Given the severe conflict posed by the initial complaints in these actions, the Court cannot assess whether Counsel acts in good faith, or improperly seeks to limit the scope of Plaintiffs' actions simply to preclude liability against his arbitration clients. "When determining whether a...conflict due to concurrent representation merits disqualification, courts look to the point in time at which the conflict arose, not when the litigation is filed." Troika Media Group, Inc. v. Stephenson, No. 19 Civ. 145, 2019 WL 5587009, at *5 (S.D.N.Y, Oct. 30, 2019). The reason is to prevent attorneys from "convert[ing] a present client into a 'former client' by choosing when to cease to represent the disfavored client." (Id.) (internal quotation marks omitted). However, the same principle applies here to prevent an attorney from amending a complaint to erase the appearance of concurrent representation. By the plain terms of the originally filed complaints, Plaintiffs sued their Counsel's arbitration clients.

II. The Klamann Group's Burden

Plaintiffs' Counsel has not satisfied his high burden of establishing "that there will be no actual or apparent conflict in loyalties or diminution in the vigor of his representation" despite this concurrent conflict. Hempstead, 409 F.3d at 133 (emphasis in original). Counsel raises three arguments as to why I should deny Defendants' disqualification motion even upon a finding that there is a concurrent conflict. The first is that Defendant DST's unreasonable delay in making this motion raises a reasonable inference either that DST did not honestly believe that a conflict exists, or that the motion is nothing but a strategic tool to deprive Plaintiffs of their chosen counsel. (ECF No. 39 at 25). Defendants' motivations for bringing the motion do not support the conclusion that Plaintiffs' counsel will not still face a conflict in loyalties. Defendants' motives and tactics possibly may be improper, but that finding does not remedy the concurrent representation problem at issue. Plaintiffs cite one case from this District in which the court noted that a waiver may be presumed if a motion to disqualify is not brought within a reasonable time. (Id.) (quoting Siverio v. Lavergne, No. 86 Civ. 6584, 1989 WL 31531, at *2 (S.D.N.Y. Mar. 29, 1989). However, the court in that case found that there had not been an unreasonable delay and noted that the cases in which an unreasonable delay had been found typically involved delays of "at least several years between the time the moving party learned of the conflict and the time the disqualification motion was asserted." Siverio, 1989 WL 31531, at *2.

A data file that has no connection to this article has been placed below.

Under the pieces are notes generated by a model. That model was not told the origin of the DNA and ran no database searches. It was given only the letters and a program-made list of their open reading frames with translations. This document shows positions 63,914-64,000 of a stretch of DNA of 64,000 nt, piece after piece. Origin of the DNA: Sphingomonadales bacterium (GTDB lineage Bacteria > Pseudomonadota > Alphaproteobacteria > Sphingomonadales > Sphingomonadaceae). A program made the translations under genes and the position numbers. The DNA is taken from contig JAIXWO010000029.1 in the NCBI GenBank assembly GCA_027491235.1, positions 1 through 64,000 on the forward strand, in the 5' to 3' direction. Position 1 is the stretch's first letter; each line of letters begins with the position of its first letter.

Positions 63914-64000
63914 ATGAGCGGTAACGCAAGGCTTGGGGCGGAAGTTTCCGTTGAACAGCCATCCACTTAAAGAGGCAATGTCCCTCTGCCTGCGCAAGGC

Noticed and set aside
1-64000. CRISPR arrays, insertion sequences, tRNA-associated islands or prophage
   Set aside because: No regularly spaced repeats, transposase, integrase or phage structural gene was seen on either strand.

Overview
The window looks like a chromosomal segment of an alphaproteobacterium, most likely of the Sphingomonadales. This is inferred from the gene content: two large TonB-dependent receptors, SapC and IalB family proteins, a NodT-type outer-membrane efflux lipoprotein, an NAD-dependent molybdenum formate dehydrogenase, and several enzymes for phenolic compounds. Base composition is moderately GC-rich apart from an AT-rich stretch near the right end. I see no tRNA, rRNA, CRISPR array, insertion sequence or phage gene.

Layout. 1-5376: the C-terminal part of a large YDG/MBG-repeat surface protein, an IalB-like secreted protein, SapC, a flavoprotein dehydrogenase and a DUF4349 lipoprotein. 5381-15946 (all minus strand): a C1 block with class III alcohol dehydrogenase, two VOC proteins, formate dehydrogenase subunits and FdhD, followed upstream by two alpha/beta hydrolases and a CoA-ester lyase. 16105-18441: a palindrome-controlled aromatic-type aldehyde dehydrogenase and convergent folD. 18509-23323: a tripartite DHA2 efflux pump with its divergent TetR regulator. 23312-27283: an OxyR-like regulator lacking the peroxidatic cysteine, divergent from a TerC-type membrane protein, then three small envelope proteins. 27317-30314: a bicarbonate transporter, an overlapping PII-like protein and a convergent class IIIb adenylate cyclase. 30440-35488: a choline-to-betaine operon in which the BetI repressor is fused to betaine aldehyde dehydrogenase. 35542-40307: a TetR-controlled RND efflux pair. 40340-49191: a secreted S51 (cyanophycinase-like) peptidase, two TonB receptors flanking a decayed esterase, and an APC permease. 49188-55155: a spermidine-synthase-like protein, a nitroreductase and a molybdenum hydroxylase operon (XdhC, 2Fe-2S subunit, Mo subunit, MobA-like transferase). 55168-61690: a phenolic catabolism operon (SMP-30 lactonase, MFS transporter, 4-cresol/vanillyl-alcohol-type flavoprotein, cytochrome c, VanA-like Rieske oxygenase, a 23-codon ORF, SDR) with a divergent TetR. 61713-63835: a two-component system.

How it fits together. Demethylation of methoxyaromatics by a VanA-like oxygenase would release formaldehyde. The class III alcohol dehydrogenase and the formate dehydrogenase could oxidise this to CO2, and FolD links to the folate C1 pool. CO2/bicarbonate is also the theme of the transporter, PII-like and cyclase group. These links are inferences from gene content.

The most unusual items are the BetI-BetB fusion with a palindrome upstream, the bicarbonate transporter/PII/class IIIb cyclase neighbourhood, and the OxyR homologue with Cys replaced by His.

Counsel's second argument is that his clients—both Plaintiffs and the arbitration claimants—would be severely prejudiced by their disqualification. (ECF No. 39 at 26-27). However, this argument again, does not satisfy Counsel's required burden.

Third, Counsel contends his clients have provided informed consent to joint representation, thereby waiving any conflict. However, this consent needed to be "obtained prior to [Counsel's] undertaking representation of adverse interests, not in response to a motion to disqualify." Anderson v. Nassau Cty. Dept. of Corrections, 376 F. Supp. 2d 294, 299-300 (E.D.N.Y. 2005) (citing Discotrade Ltd. v. Wyeth-Ayerst Intern., Inc., 200 F.Supp.2d 355, 360 (S.D.N.Y. 2002)).

Based on the above, Counsel has not met its burden and disqualification in the face of this concurrent representation is warranted.


Defendants' motion to disqualify as to the Canfield and Mendon actions is GRANTED. The parties should submit additional briefing by July 24, 2020 as to whether this Court has jurisdiction over Defendants' disqualification motion as it relates to the Missouri arbitration proceedings. Related to this issue is The Klamann Group's representation of Percy Payne in Ruane Cunniff & Goldfarb, Inc. v. Payne et al. DST is not a party to this action, but the Klamann Group and Ruane should both submit briefing by July 24, 2020, as to whether The Klamann Group's representation in this matter remains proper.

Further, the Court is aware that Plaintiffs in Mendon and Canfield have filed notices voluntarily dismissing their claims against Ruane pursuant to Fed. R. Civ. P. 41(a)(1). The Court is also in receipt of Ruane's letter informing the Court that it intends to dismiss Payne in its entirety pursuant to Fed. R. Civ. P. 41(a)(2). Because Plaintiffs' Counsel has been disqualified in the Mendon and Canfield actions, I cannot sign off Plaintiffs' Rule 41(a)(1) dismissal.


Dated: July 10, 2020

New York, New York

/s/ _________


United States District Judge

Summaries of

Canfield v. SS&C Techs. Holdings

Jul 10, 2020
1:18-cv-08913(ALC) (S.D.N.Y. Jul. 10, 2020)
Case details for

Canfield v. SS&C Techs. Holdings

Case Details

Full title:CANFIELD et al., Plaintiffs, v. SS&C TECHNOLOGIES HOLDINGS, INC., et al.…


Date published: Jul 10, 2020


1:18-cv-08913(ALC) (S.D.N.Y. Jul. 10, 2020)